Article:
Lexington, Kentucky and the Bourbon Trail

Horse Sculpture in Lexington, Kentucky
The Thoroughbred Park Sculpture Collection, Lexington, KY

Bluegrass, rolling hills, grazing horses… Kentucky is beautiful. At the entrance to downtown Lexington Gwen Reardon’s collection of sculptures in Thoroughbred Park greets us. The park is a tribute to the thoroughbred race horse, and features thirteen sculptures. Seven life-size bronze race horses and jockeys race toward an imaginary finish line, while in the adjacent park bronze broodmares and their foals graze.

Lexington, which is named for the initial battle of the Revolutionary War at Lexington, Massachusetts, was founded in 1775. Lexington is a small city and easy to get around. We stayed in the DoubleTree Suites by Hilton which is conveniently located on Richmond Road and just minutes from the University of Kentucky and Kentucky Horse Park. Their renovated over-sized rooms feature king or two queen beds and each guestroom is furnished with Flat Screen HD TV. The young woman who checked us in was very friendly and helpful.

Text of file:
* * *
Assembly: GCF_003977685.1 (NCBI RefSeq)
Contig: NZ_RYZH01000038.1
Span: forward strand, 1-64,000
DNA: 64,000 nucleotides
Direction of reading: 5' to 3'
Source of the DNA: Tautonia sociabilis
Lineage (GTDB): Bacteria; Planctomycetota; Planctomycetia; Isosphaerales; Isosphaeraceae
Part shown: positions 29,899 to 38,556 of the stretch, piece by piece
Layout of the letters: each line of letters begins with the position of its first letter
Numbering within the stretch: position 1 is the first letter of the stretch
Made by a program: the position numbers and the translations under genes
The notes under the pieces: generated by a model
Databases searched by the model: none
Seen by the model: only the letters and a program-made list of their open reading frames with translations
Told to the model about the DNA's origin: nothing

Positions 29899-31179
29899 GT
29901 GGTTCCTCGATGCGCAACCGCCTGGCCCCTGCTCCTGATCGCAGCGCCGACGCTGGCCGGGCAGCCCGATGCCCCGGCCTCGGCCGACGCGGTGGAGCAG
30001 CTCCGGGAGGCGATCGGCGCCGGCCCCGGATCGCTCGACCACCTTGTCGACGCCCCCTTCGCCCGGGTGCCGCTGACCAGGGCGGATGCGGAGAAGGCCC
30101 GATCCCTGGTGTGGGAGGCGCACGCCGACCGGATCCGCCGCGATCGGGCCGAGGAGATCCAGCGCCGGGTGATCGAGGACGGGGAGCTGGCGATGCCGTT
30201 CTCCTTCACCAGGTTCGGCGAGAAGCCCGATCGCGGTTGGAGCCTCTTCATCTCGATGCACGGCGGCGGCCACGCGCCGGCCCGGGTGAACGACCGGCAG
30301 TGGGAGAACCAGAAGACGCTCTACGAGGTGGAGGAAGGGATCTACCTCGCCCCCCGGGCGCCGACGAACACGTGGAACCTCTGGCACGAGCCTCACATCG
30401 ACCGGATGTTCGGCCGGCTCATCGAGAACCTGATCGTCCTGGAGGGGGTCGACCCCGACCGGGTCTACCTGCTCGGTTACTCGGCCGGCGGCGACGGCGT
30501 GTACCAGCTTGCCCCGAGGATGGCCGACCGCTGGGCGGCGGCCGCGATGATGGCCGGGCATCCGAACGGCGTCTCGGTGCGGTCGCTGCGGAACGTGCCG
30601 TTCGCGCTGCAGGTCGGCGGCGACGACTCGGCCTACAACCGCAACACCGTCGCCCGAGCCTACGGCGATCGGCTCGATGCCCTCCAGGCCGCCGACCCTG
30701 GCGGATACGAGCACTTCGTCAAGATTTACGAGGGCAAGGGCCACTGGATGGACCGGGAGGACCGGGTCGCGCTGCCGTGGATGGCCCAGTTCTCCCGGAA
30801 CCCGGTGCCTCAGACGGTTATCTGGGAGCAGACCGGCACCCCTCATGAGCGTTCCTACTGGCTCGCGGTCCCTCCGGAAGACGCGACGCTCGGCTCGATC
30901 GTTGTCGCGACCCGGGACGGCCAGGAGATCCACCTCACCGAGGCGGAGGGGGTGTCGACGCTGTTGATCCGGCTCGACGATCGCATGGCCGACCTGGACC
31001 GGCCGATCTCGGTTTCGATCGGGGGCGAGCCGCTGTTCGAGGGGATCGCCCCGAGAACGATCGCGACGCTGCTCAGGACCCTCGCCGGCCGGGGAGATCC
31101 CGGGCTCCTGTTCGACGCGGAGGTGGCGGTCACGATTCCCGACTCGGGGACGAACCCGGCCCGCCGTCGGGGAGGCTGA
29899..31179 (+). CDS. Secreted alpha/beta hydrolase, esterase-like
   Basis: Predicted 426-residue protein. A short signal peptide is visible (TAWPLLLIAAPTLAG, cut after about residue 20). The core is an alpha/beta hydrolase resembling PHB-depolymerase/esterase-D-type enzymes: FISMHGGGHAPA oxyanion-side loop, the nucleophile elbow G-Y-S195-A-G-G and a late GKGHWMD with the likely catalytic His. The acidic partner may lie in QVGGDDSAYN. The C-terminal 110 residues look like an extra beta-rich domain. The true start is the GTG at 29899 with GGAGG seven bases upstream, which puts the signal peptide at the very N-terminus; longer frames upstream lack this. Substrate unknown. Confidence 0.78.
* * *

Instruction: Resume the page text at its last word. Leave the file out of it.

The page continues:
After a long day of driving from Maryland, we were hungry and tired. The young woman at the Hilton recommended a restaurant nearby – The Chop House. Jay still raves about the Chop House Pork Chop (bone-in, thick cut) and my filet mignon was tender and perfectly cooked. We both ordered the chopped salad which really hit the spot… crisp romaine lettuce, bacon, blue cheese crumbles, avocado – we chose the Santa Fe dressing – a ranch-like spicy dressing. And good news – The Chop House has a gluten-free menu!

A La Lucie, Lexington, Kentucky
A La Lucie in downtown Lexington, Kentucky